Thursday, April 21, 2005

Derrida. Linear Writing. Hypertext Linking.


arche-blogging prelude Posted by Hello


Your patience and courage in torturing your beautiful and voluptuous brain with attempting to understand Derrida...such rigor will pay off.

Deconstruction, the meta-methodology and arche-archaeology developed by Jacques Derrida, is very intimately related to hypertext, linking, online writing technique, the blog, internet, web, and digital systems in general.

How could this "philosopher of language and metaphysics" enlighten and inspire us bloggers now?

Patience, dear friend.

As the story unfolds, in my clumsy manner of trying to tell it, or of trying to allow it to escape my telling of it, to signify itself in spite of my mis-tellings, as this process continues, you may discover some valuable gems.

You at least will not become less smart or less sophisticated...by spending a little time with Derrida and me.

Let's go ahead and plunge into today's text.

Derrida discusses "linear writing" (strict progression from point A to point B all the way to point Z, no skipping around without some loss, or even confusion, of meaning)...

...and refers to what would later take form as "hypertext linking".

Remember:
this visionary was discussing these issues in extraordinary depth and complexity, prophetically, back in the 1960s and 1970s.

When Derrida says "the end of the book" I don't believe he meant literally "no more books ever again" like some "total erasure of book publishing and purchasing".

No, I feel he probably meant the end of books dominating text, the end of books as the primary and permanent sanctuary or preserve of writing.

As we now see, more people are self-publishing their writings in blogs, than in traditional books. This is the Derrida/Blog Revolution.



Jacques Derrida speaks (writes):

"The end of linear writing is indeed the end of the book, even if, today, it is within the form of a book that new writings--literary or theoretical--allow themselves to be, for better or worse, encased.

It is less a question of confiding new writings to the envelope of a book than of finally reading what wrote itself between the lines in the volumes.

That is why, beginning to write without the line, one begins also to reread past writing according to a different organization of space.

If today the problem of reading occupies the forefront of science, it is because of this suspense between two ages of writing. Because we are beginning to write, to write differently, we must reread differently.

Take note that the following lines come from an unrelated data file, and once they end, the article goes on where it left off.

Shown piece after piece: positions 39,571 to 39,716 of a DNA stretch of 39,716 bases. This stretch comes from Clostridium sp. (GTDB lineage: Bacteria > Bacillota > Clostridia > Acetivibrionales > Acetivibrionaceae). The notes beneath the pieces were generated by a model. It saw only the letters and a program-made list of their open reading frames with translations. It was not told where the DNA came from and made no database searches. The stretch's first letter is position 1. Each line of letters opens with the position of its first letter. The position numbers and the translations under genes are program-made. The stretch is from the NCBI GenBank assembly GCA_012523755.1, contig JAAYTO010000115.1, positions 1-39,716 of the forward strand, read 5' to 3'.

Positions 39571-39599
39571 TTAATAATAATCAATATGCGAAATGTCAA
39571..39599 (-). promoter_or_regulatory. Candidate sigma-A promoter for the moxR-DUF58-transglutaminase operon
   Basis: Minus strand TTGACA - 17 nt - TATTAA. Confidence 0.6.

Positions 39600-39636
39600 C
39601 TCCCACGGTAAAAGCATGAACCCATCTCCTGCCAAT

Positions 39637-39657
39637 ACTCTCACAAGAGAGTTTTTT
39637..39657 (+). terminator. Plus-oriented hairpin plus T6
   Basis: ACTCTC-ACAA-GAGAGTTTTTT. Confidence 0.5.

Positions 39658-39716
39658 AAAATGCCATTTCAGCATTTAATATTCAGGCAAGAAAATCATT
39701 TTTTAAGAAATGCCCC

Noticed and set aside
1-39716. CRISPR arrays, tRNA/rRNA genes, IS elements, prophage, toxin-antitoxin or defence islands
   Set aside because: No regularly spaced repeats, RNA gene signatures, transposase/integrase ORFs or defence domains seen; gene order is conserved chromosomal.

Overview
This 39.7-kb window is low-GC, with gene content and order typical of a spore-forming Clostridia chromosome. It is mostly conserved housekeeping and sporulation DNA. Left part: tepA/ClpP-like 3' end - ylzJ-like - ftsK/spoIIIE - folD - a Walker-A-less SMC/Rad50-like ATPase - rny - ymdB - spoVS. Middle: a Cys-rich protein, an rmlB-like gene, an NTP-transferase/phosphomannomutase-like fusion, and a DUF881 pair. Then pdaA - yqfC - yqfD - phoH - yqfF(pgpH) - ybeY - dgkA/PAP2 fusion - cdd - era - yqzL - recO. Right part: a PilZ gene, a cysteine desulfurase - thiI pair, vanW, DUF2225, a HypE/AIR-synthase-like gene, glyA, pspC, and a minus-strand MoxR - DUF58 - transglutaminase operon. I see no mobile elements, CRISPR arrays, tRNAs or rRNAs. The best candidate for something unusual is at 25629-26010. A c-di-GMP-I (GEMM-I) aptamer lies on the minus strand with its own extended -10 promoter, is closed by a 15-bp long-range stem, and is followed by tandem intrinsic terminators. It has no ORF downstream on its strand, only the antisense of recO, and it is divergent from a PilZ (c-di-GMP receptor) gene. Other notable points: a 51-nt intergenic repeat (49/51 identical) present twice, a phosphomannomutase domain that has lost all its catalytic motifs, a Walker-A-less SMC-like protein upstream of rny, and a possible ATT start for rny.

For over a century, this uneasiness has been evident in philosophy, in science, in literature. All the revolutions in these fields can be interpreted as shocks that are gradually destroying the linear model.

[snip]

The necessary decentering cannot be a philosophic or scientific act as such, since it is a question of dislocating, through access to another system linking speech and writing, the founding categories of language and the grammar of episteme.

[snip]

[Derrida quoting Leroi-Gourhan, Le geste et la parole, Vol. 2, pp.261-262]:

'A vast tape library with an electronic selection system will in the near future deliver pre-selected and instantaneously retrieved information....if some procedure would permit the presentation of books in such a way that the materials of the different chapters are presented simultaneously in all their aspects, authors and their users would find a considerable advantage.'"

--Jacques Derrida, Of Grammatology (De la grammatologie. Paris: Editions de Minuit. Translated with an introduction by Gayatari Chakravorty Spivak. Baltimore, MD: The Johns Hopkins University Press, 1976.



See, when you visit a blog, you probably don't engage in "linear reading", starting at the top and working your way down. You may indeed start in this traditional "linear" fashion, but chances are, you'll jump around.

You'll read some of a post, then see a hypertext link, click/select it, and jump over to some other text. Or notice something in the sidebar that seems more relevant, entertaining, or interesting, and click/select that, perhaps an archive category or "previous posts" or "recent comments" link.

Derrida died a short while ago. I tried contacting him when I heard he was sick, but didn't reach him in time.

I wonder what his blog would look like if he were alive now and blogging.

Well, we can all honor his memory and pioneering work, by delving into his writings, his mindings, his deconstructings.

[tear falls from eye]

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